Arthritis & Rheumatism, Volume 62,
November 2010 Abstract Supplement

Abstracts of the American College of
Rheumatology/Association of Rheumatology Health Professionals
Annual Scientific Meeting
Atlanta, Georgia November 6-11, 2010.


Asymptomatic Hyperuricemia: Ultrasonographic Findings.

Solano3,  Carla, Rodriguez-Henriquez4,  Pedro José, Hofmann4,  Fritz, Bernal4,  Araceli, Marin-Arriaga4,  Norma, Lopez-Reyes4,  Alberto Gabriel, Guirado1,  Luis

Instituto Nacional de Cardiología, Mexico
Instituto Nacional de Rehab, Mexico City, Mexico
Instituto Nacional de Rehabilitación, El Salvador
Instituto Nacional de Rehabilitación, Mexico
Universitá Politecnicá delle Marche Ospedale "A Murri", Italy

Background:

Musculoskeletal ultrasound (US) is a low-cost, widely accessible, non-invasive technique, which allows a multiplanar, real-time evaluation of joints without the use of ionizing radiation. Its use has recently been expanded to the evaluation of inflammatory arthritides, including gout. Ultrasonographic characteristics of gout are already well defined; however, the findings in asymptomatic patients have not been thoroughly described. US have shown to be superior in detecting changes in gouty arthritis than other imaging techniques.

Objective:

To characterize the morphostructural abnormalities detected by US associated with the deposition of crystals in articular and extra-articular tissues of patients with asymptomatic hyperuricemia.

Methods:

Men and women older than 18-years with asymptomatic hyperuricemia (serum uric acid >=7.0 mg/dL and no joint complaints), without urate-lowering therapy; and normouricemic subjects without articular symptoms (control group) were recruited after informed consent was obtained. US scans of the femoral cartilage and tendons in the knee, tendons at the ankle, Achilles tendon and first metatarsophalangeal (1st MTP) joint were obtained. OMERACT definitions for US pathology were applied; tendinopathy: was defined as a loss of the fibrilar pattern, intratendinous tophi and/or calcifications.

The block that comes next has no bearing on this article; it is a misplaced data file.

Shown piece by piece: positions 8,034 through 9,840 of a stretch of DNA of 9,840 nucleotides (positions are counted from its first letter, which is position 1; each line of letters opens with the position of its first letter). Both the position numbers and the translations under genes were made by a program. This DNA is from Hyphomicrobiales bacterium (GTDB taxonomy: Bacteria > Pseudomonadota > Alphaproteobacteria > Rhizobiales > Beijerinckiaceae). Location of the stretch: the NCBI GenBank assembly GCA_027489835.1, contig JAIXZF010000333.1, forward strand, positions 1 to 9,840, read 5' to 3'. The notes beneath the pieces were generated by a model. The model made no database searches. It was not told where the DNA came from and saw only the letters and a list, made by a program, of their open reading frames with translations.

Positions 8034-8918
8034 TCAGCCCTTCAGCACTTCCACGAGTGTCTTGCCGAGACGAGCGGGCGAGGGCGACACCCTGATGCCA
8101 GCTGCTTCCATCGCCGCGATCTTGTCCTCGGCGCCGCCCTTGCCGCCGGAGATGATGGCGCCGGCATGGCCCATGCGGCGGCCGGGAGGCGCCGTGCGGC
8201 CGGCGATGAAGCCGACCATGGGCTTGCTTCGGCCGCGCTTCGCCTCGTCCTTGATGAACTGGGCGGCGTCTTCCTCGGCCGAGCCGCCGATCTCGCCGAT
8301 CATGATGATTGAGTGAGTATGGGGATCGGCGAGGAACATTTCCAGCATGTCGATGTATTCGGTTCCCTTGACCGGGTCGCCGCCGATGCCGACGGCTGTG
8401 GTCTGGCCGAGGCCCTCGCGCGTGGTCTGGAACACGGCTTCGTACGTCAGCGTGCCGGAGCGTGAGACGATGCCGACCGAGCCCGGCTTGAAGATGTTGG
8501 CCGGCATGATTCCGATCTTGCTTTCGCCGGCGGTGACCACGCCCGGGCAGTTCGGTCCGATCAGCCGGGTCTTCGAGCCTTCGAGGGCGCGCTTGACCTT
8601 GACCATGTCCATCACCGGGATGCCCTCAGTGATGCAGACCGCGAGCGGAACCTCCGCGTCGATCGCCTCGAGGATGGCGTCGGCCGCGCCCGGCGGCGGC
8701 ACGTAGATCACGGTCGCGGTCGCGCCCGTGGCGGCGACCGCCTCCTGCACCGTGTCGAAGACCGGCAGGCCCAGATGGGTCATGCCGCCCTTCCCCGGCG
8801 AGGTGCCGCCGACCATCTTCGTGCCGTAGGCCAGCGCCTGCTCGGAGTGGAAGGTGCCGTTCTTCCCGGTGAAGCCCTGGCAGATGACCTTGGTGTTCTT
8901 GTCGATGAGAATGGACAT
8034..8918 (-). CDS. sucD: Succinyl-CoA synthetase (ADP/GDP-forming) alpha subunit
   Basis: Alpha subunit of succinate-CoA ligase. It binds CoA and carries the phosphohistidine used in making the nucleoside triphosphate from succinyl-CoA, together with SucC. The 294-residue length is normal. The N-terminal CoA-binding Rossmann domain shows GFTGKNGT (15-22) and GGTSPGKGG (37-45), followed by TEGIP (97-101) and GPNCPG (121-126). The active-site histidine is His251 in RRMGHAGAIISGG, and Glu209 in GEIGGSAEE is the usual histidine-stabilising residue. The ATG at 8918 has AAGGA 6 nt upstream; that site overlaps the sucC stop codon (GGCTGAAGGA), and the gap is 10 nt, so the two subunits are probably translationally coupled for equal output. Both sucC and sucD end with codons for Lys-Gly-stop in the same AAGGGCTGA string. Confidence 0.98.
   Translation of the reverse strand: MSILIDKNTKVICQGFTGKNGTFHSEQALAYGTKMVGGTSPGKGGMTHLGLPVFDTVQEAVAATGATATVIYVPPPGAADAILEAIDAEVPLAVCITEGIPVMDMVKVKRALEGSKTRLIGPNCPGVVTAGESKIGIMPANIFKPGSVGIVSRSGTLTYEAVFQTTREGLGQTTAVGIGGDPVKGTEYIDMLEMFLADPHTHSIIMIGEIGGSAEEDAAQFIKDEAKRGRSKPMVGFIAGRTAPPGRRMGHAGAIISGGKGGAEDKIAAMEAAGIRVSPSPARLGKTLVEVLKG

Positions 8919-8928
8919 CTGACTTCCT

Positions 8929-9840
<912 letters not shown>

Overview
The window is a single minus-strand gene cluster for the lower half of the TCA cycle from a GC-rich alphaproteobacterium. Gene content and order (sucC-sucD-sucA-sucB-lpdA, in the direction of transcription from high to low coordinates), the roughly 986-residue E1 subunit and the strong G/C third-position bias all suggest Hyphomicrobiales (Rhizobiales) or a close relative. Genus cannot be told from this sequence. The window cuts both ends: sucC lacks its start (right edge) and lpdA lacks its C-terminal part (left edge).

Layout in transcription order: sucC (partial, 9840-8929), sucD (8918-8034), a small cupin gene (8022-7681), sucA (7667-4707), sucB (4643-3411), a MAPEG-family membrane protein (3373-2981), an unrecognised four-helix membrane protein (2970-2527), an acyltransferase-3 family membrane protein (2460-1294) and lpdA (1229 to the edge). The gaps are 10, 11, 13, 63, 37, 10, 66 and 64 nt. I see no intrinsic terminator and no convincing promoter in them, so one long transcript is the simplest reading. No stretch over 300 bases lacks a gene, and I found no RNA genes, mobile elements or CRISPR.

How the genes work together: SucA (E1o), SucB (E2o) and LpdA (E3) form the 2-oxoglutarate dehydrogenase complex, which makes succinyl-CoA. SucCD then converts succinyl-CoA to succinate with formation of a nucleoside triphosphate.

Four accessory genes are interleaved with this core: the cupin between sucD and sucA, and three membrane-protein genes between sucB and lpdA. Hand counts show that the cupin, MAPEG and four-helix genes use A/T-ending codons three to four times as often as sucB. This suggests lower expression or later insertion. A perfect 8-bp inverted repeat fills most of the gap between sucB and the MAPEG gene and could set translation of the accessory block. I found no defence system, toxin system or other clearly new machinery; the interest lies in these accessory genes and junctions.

Results:

Demographics: 97 subjects were enrolled; 45 hyperuricemic and 52 normouricemic control subjects with a median age of 56 and 47.3 years. The average uric acid level in the hyperuricemic group was 8.17mg/dL (±0.95), see Table 1.

Table 1.

VariableHyperuricemia (n=45)Normouricemia (n=52)P
Age, years56 ± 17.247.3 ± 10.90.003*
Male30350.9**
Uric Acid, mg/dL8.17 ± 0.955.47 ± 0.90<0.0001*
* Unpaired t test
** Chi-square test

In the hyperuricemic group tendinopathy was found in the posterior tibial tendon p < 0.05, as well as the presence of double contour sign in the 1st MTP joint p <0.0001.

Table 2.

VariableHyperuricemiaNormouricemiaP
Osteophytes128Ns
Erosions76Ns
Power Doppler00Ns
Synovitis3225Ns
Double contour sign241<0.0001
* All analyses were performed by chi-square tests.

Conclusion:

Asymptomatic hyperuricemic patients show US morphostructural changes similar to those with established gout. Results confirm the notion that urate crystals are present in articular tissues before gout is clinically evident and may give further support for the use of urate-lowering therapy in asymptomatic hyperuricemic patients.

To cite this abstract, please use the following information:
Solano, Carla, Rodriguez-Henriquez, Pedro José, Hofmann, Fritz, Bernal, Araceli, Marin-Arriaga, Norma, Lopez-Reyes, Alberto Gabriel, et al; Asymptomatic Hyperuricemia: Ultrasonographic Findings. [abstract]. Arthritis Rheum 2010;62 Suppl 10 :1614
DOI: 10.1002/art.29380

Abstract Supplement

Meeting Menu

2010 ACR/ARHP